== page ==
Let’s continue, it gets worse or better depending on how twisted your sense of humour is.

Pieter: “What do you mean the conditions are better now?”

Aircon guy (got of the ladder, wiping his hands) : “Well in the past they just used to throw them on a heap.”

Pieter (I am not sure how to explain the shocked expression on my face, it’s like the guy in the US hearing his wife is expecting octuplets.): “What?”

Aircon guy (still wiping) : “The bodies, they use to pile them on a heap until they start with the autopsies.  Like this one time there was a major accident and there were eight people who died.  They were in pretty bad shape, so it was just this heap of human parts.  I was trying to mentally put the bodies together, but they were too mangled.”

Pieter (I finally started laughing, admitting that Africa really is a tough country): “Are you kidding me?”

Aircon guy: “No, seriously.  And the smell  is also a lot better now.”

I desperately wanted to end the conversation for two reasons:  One, I was laughing so hard I was battling to breathe (probably more of a panic attack), and two I was genuinely afraid that the story would get worse.  Just to add a final spin on this bizarre conversation some random guy walked into the office and heard the last few sentences and this allowed him to add his own fifty cents worth.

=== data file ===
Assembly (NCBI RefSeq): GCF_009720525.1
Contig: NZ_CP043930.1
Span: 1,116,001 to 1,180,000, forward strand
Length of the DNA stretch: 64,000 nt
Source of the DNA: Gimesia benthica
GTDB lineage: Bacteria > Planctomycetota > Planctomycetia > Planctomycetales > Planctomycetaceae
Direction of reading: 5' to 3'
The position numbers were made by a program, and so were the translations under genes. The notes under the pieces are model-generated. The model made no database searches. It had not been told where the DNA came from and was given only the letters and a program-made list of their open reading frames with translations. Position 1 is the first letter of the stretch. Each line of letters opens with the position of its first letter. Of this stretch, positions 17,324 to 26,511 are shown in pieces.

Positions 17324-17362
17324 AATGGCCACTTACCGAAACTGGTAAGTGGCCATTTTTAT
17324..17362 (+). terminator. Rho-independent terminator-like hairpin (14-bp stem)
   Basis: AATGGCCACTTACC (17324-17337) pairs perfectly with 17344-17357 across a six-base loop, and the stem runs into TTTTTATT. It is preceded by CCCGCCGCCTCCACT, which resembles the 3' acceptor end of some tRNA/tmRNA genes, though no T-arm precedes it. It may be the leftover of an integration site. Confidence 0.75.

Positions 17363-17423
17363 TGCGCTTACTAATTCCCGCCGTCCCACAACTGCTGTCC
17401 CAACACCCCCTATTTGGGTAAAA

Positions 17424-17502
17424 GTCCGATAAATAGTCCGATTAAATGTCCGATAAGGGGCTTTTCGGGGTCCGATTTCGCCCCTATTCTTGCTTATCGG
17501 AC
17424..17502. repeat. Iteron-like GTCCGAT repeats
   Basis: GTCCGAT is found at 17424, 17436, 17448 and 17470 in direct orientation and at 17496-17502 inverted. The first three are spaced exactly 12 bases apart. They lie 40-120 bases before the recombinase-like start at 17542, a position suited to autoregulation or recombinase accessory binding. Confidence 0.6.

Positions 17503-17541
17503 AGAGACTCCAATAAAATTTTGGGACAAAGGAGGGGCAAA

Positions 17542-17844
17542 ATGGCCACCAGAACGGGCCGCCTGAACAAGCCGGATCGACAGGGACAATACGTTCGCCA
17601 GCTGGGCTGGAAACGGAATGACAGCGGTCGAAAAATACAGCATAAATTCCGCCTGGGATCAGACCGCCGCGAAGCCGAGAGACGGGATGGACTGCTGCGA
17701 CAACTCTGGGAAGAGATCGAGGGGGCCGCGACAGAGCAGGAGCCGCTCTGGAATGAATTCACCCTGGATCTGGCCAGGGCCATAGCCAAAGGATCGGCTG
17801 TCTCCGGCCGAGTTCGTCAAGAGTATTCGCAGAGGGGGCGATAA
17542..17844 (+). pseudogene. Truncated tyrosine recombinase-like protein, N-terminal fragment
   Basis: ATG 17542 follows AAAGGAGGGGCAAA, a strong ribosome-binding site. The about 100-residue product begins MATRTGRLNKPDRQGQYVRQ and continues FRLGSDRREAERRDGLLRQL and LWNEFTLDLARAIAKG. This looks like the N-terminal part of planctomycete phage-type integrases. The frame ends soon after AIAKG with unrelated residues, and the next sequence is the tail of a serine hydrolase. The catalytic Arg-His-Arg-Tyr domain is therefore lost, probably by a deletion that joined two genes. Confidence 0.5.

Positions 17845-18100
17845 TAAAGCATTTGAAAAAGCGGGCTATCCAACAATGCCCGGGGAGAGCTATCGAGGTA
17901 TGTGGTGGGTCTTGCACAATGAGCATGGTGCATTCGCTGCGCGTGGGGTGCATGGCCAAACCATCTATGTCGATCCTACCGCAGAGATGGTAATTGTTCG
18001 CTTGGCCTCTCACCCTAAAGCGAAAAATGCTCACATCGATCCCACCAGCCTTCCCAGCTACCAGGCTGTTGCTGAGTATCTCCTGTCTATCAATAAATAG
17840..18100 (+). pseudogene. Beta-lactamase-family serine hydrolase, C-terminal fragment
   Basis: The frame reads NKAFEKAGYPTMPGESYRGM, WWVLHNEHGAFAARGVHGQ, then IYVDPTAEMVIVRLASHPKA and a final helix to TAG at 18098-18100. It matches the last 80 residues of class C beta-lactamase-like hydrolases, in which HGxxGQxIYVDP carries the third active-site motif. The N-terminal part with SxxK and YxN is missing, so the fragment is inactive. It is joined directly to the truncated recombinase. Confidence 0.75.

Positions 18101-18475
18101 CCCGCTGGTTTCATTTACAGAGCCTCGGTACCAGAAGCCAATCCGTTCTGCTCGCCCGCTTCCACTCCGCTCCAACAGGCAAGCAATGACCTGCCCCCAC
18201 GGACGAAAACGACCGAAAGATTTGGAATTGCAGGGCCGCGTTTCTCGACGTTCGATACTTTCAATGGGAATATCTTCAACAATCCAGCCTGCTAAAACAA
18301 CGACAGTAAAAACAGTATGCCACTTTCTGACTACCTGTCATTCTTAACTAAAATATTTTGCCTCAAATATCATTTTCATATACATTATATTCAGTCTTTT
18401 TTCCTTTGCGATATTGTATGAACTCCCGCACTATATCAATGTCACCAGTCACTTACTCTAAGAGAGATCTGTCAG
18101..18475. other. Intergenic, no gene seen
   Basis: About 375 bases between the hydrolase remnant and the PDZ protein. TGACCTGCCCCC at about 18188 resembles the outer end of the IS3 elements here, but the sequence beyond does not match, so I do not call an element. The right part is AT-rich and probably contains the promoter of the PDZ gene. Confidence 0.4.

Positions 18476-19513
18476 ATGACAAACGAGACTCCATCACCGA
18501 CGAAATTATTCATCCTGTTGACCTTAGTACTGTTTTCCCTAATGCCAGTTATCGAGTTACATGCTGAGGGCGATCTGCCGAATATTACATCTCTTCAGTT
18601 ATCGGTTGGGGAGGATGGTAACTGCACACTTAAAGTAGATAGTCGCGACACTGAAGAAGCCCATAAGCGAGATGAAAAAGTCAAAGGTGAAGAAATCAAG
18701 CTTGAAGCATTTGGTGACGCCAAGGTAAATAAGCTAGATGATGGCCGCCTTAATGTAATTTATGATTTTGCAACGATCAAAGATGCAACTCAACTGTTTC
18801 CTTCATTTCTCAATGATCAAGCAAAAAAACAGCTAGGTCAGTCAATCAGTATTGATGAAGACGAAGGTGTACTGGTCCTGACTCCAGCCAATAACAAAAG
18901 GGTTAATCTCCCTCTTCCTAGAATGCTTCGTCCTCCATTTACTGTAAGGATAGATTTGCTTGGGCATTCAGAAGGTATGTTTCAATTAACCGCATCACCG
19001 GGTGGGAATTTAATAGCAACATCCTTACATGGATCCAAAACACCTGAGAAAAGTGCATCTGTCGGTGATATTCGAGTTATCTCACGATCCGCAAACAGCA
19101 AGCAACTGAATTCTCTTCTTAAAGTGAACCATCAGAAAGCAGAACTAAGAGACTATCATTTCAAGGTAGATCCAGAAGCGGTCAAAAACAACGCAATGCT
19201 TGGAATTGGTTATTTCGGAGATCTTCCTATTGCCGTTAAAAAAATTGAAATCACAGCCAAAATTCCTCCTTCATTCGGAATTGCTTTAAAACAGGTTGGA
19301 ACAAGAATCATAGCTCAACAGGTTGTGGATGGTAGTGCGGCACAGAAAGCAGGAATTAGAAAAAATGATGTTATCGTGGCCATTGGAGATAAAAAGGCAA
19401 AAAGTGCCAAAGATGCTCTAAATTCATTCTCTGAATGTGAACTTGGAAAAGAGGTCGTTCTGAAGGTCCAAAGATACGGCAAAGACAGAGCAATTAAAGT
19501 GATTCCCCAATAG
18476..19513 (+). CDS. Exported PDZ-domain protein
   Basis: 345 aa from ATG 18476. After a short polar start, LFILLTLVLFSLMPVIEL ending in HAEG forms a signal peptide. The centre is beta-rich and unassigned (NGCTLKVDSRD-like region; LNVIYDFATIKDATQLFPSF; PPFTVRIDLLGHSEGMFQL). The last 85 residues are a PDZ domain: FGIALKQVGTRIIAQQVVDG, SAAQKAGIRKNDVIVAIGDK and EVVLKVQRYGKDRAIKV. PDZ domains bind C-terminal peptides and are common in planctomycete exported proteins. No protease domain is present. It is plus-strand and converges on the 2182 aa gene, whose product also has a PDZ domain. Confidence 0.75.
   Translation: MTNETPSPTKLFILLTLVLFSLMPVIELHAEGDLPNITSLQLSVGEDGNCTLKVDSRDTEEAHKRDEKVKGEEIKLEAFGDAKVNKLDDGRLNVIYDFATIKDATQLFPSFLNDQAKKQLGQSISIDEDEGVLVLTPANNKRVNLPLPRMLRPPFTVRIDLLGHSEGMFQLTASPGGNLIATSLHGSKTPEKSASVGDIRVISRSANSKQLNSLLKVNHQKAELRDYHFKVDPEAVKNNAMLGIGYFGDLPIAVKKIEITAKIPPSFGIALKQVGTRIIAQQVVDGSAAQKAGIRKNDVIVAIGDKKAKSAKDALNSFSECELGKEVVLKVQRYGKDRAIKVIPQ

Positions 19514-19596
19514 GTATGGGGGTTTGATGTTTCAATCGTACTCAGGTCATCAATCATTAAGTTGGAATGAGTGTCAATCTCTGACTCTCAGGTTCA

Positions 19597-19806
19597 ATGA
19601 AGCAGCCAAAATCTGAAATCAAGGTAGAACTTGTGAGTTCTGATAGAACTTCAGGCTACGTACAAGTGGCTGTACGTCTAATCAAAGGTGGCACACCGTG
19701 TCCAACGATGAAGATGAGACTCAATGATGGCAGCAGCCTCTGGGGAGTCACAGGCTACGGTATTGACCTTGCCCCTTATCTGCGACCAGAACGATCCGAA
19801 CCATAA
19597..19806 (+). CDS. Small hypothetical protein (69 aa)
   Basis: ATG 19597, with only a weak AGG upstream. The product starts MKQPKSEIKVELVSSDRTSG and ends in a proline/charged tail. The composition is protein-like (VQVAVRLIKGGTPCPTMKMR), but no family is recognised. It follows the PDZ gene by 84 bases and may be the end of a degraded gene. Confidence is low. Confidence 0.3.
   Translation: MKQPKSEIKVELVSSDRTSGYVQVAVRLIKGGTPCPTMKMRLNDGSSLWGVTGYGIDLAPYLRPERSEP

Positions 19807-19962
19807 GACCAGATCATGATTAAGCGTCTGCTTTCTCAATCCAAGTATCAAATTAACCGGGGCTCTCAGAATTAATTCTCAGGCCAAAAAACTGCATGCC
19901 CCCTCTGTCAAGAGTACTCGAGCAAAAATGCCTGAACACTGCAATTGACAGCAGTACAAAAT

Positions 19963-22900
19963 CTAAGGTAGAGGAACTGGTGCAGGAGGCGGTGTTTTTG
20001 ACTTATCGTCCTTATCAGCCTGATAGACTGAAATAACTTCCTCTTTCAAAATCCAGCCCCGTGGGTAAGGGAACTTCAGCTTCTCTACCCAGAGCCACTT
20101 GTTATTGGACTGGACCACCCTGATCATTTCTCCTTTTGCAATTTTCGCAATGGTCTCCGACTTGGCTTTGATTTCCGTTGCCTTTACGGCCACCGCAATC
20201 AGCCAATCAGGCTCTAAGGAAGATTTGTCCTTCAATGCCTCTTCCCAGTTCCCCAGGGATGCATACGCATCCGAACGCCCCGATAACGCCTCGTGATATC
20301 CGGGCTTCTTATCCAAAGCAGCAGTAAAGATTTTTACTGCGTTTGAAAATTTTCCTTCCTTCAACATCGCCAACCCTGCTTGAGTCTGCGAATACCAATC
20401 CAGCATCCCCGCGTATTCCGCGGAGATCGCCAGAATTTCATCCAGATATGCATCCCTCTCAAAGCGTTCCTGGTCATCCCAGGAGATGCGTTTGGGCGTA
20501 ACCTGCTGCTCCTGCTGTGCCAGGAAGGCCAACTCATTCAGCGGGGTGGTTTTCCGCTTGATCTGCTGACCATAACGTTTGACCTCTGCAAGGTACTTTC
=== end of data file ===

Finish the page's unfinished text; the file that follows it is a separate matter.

Random guy: “I heard some guys who work there put their lunches in the fridges, with the bodies just to keep it cool.”

Aircon guy (not impressed at all): “Cheez, I wouldn’t do that.  I would definitely vacuum seal it first.”

I was convinced that I passed out and woke up in a bad episode of the Twilight Zone, but I knew that my list of worst jobs would now also include any repair work done in a mortuary.

And guys and gals, you can’t make this stuff up even if you tried…

6 thoughts on “He saw dead people.

  1. Wow, truth can be stranger than fiction all right! It sounds really primitive there in South Africa! I am assuming you are talking about what we in the US call the “morgue”. I have never been to one, but I am guessing they are like what you see on TV with the big metal drawers about three or four high. You see the dead bodies when they pull out a drawer. It is funny how nonchalant the repair man was about being in there. He did not seem bothered by it at all. I would have a major case of the creeps! 🙂


    • That was exactly my point, for such an eary experience he couldn’t seem bothered at all. The whole idea creeped me out too.

      I am only hoping his experiece was quite a few years back…


  2. Thank goodness it isn’t like that here in America. The deceased are to be treated with respect, dignity, and decency. No food stored in mortuary refrigerators. No bodies in heaps. Thank goodness.


    • I must admit, I didn’t realise we had this situation a few years ago. Thankfully the guy reported that it has no improved significantly. I was also really shocked, as was evident in my story.

      Thanks for reading…